KARACHI: Karachi Transport Ittehad (KTI) has announced that transporters will resume intra-city public transport services on Monday, bringing their vehicles, including minibuses and coaches, back on the roads.
Addressing a press conference of Saturday, KTI president Irshad Bukhari warned of staging a sit-in if they were not allowed to operate, adding that they were willing to be arrested for restarting their services.
He pointed out that the Sindh government had announced the lockdown on March 18 and on the orders of Sindh Chief Minister Murad Ali Shah, the transporters had suspended their operations.
Bukhari insisted that as the drivers and fare collectors were daily-wage workers, the transporters should have been paid a relief package by the government if suspending public transport was necessary.
Public transport partially restored in Punjab
Stressing the financial crisis being faced by transporters, he said that their families were starving. "We cannot see our children crying for food, so the CM and other ministers should not oppose our decision," he said.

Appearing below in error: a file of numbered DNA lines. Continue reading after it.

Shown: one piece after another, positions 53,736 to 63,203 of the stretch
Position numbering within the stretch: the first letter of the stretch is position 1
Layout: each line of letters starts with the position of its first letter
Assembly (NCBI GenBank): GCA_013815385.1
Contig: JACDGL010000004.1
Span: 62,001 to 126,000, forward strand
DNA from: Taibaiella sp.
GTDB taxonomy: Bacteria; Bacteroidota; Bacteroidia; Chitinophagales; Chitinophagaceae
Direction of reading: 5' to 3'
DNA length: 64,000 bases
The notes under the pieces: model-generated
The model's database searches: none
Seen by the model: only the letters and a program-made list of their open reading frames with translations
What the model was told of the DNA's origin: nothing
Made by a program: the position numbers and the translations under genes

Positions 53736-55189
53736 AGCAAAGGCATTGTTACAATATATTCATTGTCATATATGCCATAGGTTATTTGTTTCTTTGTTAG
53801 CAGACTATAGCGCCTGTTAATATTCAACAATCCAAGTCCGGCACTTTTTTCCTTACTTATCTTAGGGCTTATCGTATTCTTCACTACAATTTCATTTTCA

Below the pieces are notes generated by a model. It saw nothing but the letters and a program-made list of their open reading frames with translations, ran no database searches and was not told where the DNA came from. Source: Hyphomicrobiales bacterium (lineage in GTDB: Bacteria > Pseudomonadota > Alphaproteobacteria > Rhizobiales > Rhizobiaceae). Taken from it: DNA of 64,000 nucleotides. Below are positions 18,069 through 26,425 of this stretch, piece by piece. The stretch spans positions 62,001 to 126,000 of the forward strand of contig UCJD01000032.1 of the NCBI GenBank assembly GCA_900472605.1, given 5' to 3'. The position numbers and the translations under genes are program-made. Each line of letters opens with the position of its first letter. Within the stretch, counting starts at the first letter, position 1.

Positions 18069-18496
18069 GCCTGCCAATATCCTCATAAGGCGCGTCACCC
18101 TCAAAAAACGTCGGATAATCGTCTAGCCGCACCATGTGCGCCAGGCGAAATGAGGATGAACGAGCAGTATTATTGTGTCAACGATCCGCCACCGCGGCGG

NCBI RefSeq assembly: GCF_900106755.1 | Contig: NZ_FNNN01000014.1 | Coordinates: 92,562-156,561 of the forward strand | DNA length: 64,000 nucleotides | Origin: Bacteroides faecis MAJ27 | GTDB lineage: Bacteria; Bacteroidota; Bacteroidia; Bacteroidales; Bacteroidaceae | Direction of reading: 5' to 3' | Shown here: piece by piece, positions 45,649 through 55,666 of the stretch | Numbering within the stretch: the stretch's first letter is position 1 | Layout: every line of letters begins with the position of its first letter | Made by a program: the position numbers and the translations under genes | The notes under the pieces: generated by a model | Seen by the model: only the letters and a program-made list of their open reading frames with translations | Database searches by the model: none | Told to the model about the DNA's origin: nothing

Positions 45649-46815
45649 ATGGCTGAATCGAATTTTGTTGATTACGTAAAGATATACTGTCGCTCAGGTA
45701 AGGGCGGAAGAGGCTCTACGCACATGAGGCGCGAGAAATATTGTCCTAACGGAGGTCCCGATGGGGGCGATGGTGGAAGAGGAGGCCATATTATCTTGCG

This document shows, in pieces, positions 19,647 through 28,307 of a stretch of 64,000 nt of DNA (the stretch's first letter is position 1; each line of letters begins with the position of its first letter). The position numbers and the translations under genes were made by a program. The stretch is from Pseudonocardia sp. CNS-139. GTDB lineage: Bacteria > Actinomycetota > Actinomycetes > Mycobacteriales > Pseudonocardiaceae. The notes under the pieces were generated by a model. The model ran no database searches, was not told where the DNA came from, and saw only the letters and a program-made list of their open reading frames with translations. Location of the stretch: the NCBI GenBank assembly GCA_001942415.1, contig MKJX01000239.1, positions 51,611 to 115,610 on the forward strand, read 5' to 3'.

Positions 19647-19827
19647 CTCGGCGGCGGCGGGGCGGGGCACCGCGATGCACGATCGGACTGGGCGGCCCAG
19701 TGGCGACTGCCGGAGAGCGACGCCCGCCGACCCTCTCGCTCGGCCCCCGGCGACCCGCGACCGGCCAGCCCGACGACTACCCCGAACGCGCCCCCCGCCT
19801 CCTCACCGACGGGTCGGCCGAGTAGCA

He claimed that when shopkeepers were given permission to resume business, the transporters too had approached the provincial transport minister. According to him, Sindh Labour Minister Saeed Ghani had asked them to devise standard operating procedures (SOPs) for their services, upon which they told him that they would carry passengers seat by seat.
Bukhari pointed out that the SOPs devised by the government were being ignored everywhere in the markets, while Qingqi rickshaw drivers overlooked all health advisories to transport up to 10 passengers at a time.
Transporters postpone protest for two days in Sindh
He reiterated that the transporters would follow all the SOPs, including the use of face masks and sanitisers, adding that they would disown those who failed to do so.
Further highlighting that they had postponed a protest scheduled for May 28 after being given assurances of decisions being made on the matter by provincial ministers, he added that all sectors across the country were now operating apart from Karachi's transporters.
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